Audio Research Reference phono preamplifier Measurements

Sidebar 3: Measurements

The review sample of the Reference phono preamplifier came to my lab via the manufacturer, where they resolved what had been the cause of the occasional noise problem noted by Michael. I reinstalled the tubes and let it break in for about four hours before I did any measurements.

Voltage gain was slightly higher than specified, at 50.9dB (Low Gain inputs) and 71dB (High Gain). Both are relatively high figures, implying good compatibility with low-output moving-coil cartridges. Depending on the overload margin, however, there might be some problems with very "hot" moving-magnet models. The input impedance was also slightly higher than specified, at 48.5k ohms and 290 ohms, respectively, but the differences are negligible. The output impedance was to spec at a low 201 ohms. The Reference didn't invert signal polarity via either input.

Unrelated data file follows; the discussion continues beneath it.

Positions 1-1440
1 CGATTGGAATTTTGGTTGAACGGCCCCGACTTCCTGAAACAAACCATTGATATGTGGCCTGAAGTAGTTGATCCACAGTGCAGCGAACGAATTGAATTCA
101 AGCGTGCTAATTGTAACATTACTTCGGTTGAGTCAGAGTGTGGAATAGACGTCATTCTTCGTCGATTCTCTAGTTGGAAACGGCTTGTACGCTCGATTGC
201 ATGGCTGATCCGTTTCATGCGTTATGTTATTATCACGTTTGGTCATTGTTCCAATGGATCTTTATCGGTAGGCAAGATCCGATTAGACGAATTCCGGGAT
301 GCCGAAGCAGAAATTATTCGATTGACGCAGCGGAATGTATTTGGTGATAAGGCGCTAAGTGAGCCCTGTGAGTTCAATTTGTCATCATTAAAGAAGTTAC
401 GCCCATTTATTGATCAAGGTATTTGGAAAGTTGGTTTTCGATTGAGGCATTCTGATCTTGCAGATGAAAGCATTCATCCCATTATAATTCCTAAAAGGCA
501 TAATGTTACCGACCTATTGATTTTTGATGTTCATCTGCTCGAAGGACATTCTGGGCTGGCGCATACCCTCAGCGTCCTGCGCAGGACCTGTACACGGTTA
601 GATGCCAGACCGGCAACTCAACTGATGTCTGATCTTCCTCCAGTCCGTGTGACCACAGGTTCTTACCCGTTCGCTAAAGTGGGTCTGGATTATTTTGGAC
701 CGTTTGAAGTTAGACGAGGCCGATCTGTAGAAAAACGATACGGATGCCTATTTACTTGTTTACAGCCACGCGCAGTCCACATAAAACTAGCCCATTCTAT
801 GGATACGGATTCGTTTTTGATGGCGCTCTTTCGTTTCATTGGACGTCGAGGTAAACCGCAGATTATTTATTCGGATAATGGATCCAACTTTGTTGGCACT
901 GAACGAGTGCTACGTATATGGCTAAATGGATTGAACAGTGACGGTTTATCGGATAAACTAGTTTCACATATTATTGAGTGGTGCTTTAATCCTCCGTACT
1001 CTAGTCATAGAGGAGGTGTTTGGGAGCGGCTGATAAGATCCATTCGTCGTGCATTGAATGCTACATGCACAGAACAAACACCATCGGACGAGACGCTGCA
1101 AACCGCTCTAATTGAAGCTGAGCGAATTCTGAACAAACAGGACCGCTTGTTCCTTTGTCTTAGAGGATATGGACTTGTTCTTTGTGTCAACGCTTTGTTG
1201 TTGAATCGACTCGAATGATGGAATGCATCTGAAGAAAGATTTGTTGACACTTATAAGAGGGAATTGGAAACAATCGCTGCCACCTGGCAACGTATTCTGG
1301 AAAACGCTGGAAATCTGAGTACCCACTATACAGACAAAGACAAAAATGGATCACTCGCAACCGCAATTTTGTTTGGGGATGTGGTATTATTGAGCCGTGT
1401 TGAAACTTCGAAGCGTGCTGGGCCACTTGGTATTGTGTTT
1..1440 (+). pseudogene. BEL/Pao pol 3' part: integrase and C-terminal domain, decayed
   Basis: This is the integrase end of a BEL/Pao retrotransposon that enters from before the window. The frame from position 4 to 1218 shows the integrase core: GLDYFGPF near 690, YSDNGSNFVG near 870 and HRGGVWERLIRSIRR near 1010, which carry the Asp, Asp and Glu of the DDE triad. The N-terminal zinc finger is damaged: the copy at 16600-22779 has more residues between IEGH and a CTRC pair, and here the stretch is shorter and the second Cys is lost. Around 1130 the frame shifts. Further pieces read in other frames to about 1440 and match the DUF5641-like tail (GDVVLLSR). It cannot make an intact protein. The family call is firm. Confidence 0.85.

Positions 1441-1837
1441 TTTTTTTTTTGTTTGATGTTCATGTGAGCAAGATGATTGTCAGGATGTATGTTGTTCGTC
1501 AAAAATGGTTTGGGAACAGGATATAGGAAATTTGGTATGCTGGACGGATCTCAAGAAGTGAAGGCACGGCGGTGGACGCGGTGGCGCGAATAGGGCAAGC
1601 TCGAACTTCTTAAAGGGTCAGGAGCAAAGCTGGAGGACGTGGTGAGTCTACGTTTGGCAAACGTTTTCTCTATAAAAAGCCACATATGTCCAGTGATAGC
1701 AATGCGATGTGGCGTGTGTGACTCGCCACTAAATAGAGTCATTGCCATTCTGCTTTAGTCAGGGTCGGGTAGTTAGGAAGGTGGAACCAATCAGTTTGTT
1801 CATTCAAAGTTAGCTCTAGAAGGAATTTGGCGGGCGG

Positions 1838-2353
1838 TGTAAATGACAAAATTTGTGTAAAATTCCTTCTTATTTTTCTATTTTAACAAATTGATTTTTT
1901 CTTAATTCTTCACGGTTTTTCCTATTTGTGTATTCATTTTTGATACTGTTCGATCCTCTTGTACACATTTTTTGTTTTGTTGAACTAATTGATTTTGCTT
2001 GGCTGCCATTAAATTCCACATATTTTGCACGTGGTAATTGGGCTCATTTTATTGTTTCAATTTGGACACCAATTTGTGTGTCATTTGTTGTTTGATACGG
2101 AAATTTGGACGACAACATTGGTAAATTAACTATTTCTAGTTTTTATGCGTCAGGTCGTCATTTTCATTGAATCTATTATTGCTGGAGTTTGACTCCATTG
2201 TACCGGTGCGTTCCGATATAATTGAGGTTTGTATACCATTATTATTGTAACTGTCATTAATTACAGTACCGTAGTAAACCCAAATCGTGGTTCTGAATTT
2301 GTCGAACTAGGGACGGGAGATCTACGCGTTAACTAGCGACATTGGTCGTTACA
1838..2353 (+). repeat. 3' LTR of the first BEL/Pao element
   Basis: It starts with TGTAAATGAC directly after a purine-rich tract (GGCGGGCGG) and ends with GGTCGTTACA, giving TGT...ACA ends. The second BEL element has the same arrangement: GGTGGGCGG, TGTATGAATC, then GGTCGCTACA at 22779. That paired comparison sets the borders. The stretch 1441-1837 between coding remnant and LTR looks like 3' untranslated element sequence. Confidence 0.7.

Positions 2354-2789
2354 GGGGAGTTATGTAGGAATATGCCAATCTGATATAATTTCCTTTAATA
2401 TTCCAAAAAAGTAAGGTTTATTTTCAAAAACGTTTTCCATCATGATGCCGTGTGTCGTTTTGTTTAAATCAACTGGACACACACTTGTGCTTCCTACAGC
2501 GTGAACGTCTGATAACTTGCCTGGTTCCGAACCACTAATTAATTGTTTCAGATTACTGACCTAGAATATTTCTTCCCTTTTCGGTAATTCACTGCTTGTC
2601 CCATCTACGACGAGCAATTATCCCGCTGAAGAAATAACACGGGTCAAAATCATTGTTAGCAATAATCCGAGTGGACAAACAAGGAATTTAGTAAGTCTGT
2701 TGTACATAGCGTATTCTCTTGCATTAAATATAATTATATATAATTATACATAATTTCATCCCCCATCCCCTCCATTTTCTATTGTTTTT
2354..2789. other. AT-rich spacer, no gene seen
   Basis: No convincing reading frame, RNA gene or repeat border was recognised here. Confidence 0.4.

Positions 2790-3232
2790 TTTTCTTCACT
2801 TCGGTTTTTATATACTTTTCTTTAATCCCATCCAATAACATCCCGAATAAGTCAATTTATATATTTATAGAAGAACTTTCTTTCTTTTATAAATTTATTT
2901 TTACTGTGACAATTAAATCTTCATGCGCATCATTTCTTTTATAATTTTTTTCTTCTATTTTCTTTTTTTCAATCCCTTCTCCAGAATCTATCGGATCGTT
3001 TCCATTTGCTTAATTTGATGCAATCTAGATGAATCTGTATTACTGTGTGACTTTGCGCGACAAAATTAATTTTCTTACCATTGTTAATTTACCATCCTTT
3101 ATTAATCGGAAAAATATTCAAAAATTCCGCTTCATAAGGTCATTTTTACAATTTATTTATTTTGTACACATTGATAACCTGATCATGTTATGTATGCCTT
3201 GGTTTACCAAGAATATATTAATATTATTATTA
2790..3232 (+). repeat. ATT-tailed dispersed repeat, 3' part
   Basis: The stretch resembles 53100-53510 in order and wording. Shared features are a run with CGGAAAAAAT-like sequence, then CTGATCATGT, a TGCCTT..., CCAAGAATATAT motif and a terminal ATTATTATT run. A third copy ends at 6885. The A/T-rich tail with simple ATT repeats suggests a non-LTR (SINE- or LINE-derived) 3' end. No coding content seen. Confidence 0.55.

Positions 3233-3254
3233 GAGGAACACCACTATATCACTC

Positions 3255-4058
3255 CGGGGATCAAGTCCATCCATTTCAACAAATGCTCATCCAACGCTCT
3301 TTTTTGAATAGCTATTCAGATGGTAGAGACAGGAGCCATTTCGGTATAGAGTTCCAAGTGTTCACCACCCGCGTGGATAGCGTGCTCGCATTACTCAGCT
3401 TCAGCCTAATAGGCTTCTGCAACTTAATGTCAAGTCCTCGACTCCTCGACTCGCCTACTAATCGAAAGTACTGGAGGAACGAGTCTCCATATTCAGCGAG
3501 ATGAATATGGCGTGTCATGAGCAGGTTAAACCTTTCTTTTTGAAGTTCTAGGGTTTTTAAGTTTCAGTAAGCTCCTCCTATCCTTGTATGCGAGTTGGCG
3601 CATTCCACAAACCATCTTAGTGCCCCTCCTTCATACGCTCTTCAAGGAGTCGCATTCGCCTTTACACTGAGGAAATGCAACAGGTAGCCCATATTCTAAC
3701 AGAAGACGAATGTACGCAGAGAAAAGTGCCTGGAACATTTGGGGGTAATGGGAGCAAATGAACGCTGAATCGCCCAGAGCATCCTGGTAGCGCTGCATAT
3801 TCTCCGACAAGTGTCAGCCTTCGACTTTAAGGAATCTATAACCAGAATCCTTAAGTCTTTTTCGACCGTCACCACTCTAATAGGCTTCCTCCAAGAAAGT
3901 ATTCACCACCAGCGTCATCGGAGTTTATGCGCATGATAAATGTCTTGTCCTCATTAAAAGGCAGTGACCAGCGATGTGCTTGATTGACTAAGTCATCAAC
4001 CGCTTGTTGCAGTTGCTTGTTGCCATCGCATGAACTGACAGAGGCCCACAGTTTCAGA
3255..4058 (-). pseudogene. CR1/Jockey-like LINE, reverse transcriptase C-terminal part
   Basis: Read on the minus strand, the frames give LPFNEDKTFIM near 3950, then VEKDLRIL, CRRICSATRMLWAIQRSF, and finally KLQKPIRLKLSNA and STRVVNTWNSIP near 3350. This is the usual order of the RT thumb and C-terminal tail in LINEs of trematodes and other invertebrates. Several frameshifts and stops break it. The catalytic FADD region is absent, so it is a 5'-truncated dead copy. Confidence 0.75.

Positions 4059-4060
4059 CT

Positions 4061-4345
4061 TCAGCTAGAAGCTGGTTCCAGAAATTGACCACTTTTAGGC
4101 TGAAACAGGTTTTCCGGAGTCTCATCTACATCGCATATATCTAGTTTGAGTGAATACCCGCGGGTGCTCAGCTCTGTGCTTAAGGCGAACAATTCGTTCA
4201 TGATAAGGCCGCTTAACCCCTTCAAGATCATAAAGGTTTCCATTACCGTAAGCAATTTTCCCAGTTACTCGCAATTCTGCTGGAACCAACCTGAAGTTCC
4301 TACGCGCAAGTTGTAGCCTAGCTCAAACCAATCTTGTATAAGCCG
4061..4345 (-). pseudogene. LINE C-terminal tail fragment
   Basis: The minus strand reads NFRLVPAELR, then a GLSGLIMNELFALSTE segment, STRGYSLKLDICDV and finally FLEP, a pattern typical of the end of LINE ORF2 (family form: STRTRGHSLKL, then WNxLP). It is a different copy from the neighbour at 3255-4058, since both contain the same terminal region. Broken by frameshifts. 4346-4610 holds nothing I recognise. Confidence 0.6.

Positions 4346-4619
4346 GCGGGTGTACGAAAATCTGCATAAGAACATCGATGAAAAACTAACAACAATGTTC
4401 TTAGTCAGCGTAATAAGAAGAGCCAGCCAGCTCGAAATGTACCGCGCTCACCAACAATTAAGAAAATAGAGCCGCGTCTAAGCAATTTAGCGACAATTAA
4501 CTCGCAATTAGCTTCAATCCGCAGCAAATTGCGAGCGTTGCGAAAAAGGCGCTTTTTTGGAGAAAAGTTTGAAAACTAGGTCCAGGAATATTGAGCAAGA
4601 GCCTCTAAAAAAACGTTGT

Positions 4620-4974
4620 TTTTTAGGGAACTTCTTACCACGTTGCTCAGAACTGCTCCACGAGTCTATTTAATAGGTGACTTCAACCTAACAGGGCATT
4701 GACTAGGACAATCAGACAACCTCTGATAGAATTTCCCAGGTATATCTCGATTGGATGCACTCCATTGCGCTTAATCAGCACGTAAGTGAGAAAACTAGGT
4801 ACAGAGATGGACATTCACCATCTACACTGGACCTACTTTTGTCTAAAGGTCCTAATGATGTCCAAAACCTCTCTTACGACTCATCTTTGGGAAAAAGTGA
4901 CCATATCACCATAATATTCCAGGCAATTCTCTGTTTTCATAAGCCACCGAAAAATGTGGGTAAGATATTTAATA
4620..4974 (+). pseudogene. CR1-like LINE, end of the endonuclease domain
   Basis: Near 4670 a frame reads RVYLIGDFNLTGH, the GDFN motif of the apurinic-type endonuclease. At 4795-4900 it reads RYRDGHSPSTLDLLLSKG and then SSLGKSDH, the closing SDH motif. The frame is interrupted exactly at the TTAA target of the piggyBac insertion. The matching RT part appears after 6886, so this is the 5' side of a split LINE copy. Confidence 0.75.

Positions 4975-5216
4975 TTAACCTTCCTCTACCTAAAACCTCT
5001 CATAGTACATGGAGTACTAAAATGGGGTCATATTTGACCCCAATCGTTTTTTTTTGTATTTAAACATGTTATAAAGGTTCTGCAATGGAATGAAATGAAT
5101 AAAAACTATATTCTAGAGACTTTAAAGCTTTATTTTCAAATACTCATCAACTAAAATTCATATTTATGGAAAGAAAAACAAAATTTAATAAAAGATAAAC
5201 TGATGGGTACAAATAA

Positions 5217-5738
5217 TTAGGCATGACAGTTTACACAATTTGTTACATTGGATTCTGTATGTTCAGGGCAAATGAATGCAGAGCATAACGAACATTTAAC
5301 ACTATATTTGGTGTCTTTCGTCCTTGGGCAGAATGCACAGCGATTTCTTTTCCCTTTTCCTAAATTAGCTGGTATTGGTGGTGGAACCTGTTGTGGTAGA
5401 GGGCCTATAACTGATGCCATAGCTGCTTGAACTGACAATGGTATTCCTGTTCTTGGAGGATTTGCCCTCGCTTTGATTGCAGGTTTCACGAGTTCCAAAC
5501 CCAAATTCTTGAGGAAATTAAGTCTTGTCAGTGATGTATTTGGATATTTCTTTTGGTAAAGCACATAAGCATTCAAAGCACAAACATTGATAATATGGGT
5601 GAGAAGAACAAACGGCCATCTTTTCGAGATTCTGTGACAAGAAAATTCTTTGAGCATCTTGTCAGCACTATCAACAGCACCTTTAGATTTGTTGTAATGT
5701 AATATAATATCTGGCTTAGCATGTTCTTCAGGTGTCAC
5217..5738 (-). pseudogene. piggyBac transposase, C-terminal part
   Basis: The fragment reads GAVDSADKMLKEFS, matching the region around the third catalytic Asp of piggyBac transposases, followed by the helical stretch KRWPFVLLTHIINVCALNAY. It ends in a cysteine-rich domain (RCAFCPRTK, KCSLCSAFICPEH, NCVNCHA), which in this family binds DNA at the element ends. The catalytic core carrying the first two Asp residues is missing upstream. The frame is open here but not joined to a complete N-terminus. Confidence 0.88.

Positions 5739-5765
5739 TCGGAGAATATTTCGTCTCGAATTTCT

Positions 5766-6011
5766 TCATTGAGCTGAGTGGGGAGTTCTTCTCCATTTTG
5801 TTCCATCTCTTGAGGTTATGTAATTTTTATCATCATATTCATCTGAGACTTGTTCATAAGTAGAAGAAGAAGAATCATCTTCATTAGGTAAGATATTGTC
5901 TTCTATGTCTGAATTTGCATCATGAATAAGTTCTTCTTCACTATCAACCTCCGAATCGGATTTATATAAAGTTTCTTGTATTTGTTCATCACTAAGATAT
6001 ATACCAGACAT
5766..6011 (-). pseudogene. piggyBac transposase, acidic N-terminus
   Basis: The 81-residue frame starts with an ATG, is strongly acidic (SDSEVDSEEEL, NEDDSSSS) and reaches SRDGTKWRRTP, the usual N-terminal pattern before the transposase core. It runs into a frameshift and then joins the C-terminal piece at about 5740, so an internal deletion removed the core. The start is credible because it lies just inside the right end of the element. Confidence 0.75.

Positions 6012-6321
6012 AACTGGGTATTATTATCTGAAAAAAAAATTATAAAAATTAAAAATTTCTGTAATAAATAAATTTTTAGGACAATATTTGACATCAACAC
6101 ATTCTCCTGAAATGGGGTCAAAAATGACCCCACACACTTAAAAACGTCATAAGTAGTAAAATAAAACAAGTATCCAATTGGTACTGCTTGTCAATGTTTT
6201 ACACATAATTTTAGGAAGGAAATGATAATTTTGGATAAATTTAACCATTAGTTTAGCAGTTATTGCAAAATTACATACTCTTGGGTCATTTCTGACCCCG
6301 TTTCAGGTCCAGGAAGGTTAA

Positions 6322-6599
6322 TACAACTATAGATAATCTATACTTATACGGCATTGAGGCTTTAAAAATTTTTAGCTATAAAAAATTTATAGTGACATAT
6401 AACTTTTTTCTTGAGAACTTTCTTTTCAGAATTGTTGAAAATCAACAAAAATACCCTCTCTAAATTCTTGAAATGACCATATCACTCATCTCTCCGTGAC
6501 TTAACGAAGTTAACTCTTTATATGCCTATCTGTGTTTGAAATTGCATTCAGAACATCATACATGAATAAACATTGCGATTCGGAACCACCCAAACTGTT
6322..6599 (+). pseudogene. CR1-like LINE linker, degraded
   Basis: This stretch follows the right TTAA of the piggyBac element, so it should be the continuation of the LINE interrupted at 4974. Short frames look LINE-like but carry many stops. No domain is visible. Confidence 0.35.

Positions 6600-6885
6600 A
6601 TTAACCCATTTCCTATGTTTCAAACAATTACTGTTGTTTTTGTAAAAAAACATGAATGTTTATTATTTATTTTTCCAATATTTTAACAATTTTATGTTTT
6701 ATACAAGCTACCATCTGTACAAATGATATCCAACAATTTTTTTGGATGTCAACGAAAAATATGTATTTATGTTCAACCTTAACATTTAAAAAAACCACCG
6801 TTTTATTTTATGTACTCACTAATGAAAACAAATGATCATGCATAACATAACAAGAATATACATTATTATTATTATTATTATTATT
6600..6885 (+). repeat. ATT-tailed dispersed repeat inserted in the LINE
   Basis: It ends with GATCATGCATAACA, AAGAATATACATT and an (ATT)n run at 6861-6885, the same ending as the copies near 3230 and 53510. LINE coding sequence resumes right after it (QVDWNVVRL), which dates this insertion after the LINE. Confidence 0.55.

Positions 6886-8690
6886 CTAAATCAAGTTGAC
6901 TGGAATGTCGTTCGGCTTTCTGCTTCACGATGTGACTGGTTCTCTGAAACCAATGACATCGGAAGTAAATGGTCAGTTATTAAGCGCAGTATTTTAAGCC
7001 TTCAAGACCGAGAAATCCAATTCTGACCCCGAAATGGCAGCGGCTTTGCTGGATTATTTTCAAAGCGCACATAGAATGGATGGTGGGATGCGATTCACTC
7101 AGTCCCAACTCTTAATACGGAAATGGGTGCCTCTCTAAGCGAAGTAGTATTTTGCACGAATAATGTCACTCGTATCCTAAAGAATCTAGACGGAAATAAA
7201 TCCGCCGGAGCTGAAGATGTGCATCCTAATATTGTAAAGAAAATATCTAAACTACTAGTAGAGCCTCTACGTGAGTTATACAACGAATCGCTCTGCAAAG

Via the Low Gain inputs (fig.1, top traces), the RIAA error was superbly low. However, via the High Gain inputs (fig.1, bottom traces), a slight low-frequency rolloff (-0.5dB at 20Hz) can be seen, as well as a more severe high-frequency one (-3dB at 11kHz). I suspect that this was due to interaction between the Reference's transformer inputs and the Audio Precision System One with its 25 ohm source impedance. (Typical low-output MCs have a source impedance around one tenth of that figure.) To check, I looked at the Reference's spectral balance in my own system using my Linn Arkiv cartridge, the pink noise from the Denon Test LP, and an Audio Control SA-3050A 1/3-octave analyzer. The result was as flat as that shown in fig.1 from the Low Gain inputs.

Fig.1 Audio Research Reference, RIAA error into 100k ohms at 5mV/1kHz input, Low Gain (top), and High Gain (bottom), driven by Audio Precision System One with 25 ohms source impedance. (Right channel dashed, 0.5dB/vertical div.)